Category Archives: Giving

Gratitude

I have a friend who is almost eighty-three years old. He refers to himself as an octogenarian. My friend has lived a long life of giving — both of his time and of his money. He gives to charitable organizations regularly. He is an active member of his local Kiwanis Club and continues even today to participate in their community and charitable activities. He has supported homeless shelters, college scholarship programs, and animal shelters. He himself has adopted dozens of dogs and cats, and he has provided them all safety, food and health. He mentors kids and helps them with school work, he buys blankets for the homeless, and he donates food for food pantries. He also gives to his church.

IMG_2035

My friend has been a church-goer since he was a little boy, and he started tithing as a young adult. If I conservatively calculate how much he has given to his church over time, the sum is well over one-hundred thousand dollars. Even as a conservative estimate, this is a significant sum of money.

In a recent conversation, my friend told me he is becoming bitter, and I asked why. He explained that he had forgotten a monthly tithe. It must have been the month when he had gone to his sixtieth college reunion, he told me, and it slipped his mind. Unfortunately, the church sent him not one, but two dunning reminders about the oversight. I was sad to hear my friend is not attending church as regularly since receiving these notices. Church is a sanctuary for him.

It is understandable that the church relies on the tithes of its community. Charitable and not-for-profit organizations rely on the contributions and pledges of their supporters. Sometimes people need to be reminded about these commitments, it’s true. I don’t think my friend expects a pat on the back for all he does, but perhaps a gentler reminder along with a note of gratitude would have been a better way to communicate about the oversight. He certainly would have felt more appreciated.

My guess is that organizations are more successful with fundraising efforts when they ask for help in the spirit of appreciation and gratitude. The holiday season is a time of giving. We typically receive many fund-raising appeals for great causes during this time. We are reminded about the importance and benefits of giving. I wholeheartedly believe, as I said in my last post, that the more we give, the better we get. Let’s remember also to appreciate the giving and to thank the giver. A little pat on the back never hurts.

Today is Giving Tuesday

IMG_0427

Black Friday begins the mad flurry of shoppers shopping for the holidays and taking advantage of retail sales. Stores and malls open earlier and earlier, and shoppers flock in droves to go buy stuff. There have been reports of violence and mob scenes, deaths and injuries, as shoppers shove and fight to get their hands on the things they want. Some retailers are even opening their stores on the evening of Thanksgiving, creating an earlier shopping opportunity called Gray Thursday. Then we have Small Business Saturday, a valiant effort to encourage us to do more shopping in support of small businesses, and come Cyber Monday, we can all stay home and shop for deals online.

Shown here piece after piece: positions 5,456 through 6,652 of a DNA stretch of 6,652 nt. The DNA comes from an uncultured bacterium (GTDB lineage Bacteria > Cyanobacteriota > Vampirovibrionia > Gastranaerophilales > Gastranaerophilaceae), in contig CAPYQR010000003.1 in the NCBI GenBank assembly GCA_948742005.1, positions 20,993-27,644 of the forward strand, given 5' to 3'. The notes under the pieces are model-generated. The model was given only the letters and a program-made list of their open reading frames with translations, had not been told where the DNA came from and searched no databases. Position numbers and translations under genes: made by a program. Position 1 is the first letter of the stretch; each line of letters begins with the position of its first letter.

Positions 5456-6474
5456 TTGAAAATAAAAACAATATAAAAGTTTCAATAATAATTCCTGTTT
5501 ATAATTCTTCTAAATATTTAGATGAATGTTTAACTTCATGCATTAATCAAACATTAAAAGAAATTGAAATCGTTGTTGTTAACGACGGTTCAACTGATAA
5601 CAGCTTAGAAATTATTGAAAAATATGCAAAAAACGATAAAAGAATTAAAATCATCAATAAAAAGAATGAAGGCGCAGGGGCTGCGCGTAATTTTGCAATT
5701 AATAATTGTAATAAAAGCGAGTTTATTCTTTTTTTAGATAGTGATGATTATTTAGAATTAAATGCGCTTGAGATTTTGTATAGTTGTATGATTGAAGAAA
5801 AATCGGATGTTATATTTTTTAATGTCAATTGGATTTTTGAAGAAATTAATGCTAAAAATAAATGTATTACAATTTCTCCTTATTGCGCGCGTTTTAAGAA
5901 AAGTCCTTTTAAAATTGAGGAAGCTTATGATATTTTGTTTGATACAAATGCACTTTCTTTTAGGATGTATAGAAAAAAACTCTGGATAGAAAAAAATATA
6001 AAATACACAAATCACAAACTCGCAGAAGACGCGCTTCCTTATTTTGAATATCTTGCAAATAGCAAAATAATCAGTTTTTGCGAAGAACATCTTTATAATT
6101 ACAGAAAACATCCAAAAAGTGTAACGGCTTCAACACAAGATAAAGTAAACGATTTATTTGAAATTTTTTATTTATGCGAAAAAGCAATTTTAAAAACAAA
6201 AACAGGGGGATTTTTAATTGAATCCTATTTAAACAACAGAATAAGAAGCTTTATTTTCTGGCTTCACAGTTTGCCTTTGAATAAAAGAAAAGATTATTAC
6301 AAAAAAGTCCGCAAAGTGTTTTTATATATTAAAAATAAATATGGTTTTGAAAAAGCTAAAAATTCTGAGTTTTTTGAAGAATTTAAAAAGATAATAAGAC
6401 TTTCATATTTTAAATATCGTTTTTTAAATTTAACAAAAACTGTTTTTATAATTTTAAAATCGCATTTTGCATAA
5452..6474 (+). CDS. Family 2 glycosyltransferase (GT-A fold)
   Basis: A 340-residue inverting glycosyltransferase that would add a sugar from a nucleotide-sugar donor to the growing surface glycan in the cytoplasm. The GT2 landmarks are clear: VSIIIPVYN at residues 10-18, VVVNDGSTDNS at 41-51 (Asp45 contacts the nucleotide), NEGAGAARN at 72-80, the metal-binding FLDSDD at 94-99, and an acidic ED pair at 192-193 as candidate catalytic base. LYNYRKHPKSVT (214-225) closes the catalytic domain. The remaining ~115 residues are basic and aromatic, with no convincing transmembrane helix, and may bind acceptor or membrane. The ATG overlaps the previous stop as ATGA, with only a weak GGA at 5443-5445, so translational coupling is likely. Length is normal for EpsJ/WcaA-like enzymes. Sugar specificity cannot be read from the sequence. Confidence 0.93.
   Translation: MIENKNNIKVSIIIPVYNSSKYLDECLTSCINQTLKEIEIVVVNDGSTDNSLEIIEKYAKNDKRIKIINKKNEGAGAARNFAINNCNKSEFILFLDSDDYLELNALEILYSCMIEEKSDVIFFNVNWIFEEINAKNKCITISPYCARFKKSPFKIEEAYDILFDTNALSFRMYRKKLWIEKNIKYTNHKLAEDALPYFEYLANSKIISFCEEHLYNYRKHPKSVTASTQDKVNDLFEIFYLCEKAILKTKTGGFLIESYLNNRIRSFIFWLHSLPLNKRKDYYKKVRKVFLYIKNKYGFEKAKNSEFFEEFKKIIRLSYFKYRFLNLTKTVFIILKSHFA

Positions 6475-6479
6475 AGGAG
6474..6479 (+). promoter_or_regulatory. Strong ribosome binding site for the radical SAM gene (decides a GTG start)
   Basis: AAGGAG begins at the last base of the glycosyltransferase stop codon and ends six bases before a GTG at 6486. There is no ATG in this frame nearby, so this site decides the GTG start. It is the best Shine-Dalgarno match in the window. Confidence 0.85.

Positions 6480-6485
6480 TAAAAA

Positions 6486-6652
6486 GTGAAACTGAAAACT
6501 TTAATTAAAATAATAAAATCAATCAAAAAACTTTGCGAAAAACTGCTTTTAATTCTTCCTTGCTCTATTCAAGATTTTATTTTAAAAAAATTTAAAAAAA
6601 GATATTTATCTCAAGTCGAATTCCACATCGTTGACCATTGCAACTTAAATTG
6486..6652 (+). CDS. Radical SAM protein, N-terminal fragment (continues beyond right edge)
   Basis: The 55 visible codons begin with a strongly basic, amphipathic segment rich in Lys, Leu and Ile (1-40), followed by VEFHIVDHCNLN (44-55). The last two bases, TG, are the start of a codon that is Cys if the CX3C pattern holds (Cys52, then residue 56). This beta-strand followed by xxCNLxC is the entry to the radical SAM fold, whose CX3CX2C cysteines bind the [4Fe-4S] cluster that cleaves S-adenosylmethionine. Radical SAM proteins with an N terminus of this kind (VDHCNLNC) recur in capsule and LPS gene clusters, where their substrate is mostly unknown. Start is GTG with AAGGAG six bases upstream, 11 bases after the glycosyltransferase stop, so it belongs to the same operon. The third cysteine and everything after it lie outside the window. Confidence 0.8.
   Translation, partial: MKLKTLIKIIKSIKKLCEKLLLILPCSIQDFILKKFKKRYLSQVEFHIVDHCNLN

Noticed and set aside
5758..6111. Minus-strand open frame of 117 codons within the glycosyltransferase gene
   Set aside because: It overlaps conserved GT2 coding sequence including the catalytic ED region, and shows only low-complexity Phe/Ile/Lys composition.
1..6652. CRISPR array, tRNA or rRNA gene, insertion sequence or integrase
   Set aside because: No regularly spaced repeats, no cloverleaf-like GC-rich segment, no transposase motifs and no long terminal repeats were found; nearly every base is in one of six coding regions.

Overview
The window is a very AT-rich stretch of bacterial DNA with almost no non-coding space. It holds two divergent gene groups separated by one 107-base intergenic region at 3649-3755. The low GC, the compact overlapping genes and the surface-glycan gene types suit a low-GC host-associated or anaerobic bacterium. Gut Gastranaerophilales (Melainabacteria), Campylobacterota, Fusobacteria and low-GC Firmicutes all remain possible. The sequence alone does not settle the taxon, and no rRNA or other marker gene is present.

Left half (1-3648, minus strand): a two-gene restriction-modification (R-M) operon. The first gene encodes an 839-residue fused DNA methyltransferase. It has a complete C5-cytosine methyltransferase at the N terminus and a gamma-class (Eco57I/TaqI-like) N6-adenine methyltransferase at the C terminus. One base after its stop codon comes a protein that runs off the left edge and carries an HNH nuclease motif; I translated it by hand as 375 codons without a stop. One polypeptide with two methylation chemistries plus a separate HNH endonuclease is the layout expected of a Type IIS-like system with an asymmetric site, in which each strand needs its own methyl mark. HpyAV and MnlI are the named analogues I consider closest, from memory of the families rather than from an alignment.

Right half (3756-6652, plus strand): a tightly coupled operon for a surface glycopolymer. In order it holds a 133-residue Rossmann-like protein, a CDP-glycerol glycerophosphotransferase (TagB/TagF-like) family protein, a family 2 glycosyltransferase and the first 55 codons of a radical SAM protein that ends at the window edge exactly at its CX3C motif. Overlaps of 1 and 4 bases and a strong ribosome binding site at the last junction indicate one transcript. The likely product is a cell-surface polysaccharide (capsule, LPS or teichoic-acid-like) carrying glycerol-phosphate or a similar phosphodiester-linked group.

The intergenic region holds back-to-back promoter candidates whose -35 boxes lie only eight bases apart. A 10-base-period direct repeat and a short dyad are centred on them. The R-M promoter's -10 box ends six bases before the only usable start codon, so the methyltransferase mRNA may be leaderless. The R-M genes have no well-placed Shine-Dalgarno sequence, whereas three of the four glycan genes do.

Sometimes and often, we shoppers buy stuff just because we think we are getting a bargain. Honestly, who can pass up a 50% off sale? I am certain most of us have rationalized the purchase of a bargain, whether needed or not, by telling ourselves, “I’m sure I can use this thing.” I know I have. I’ve come to believe that it’s important to be mindful about the difference between need and want, to pause before making a purchase and ask, “Is this thing really necessary?”

A fair amount of effort goes into analyzing and speculating about the results of Black Friday sales. If it is true that sales are down by about $7 billion this year – that’s 11% less than last year – I wonder if this is because we are becoming more mindful about our spending and about what we are buying. I really hope so. We are expected to consume in order to bring our society to economic health. I want our economy to be healthy, but I’m not convinced that we need to buy, buy, buy in order to achieve this goal. The more we buy, it seems to me, the more we have to store and the more we are willing to waste.

Today is Giving Tuesday. I like this concept – a day dedicated to giving. This day came to life as a direct response to the commercialization and consumerism that takes place during the post-Thanksgiving Day season. I wonder if we will spend as much time, energy and effort analyzing the giving data as we do in crunching numbers reported on sales. Maybe this is an impossible set of data to measure, though. How does one measure giving? Maybe it’s as simple as this: the more we give, the better we get.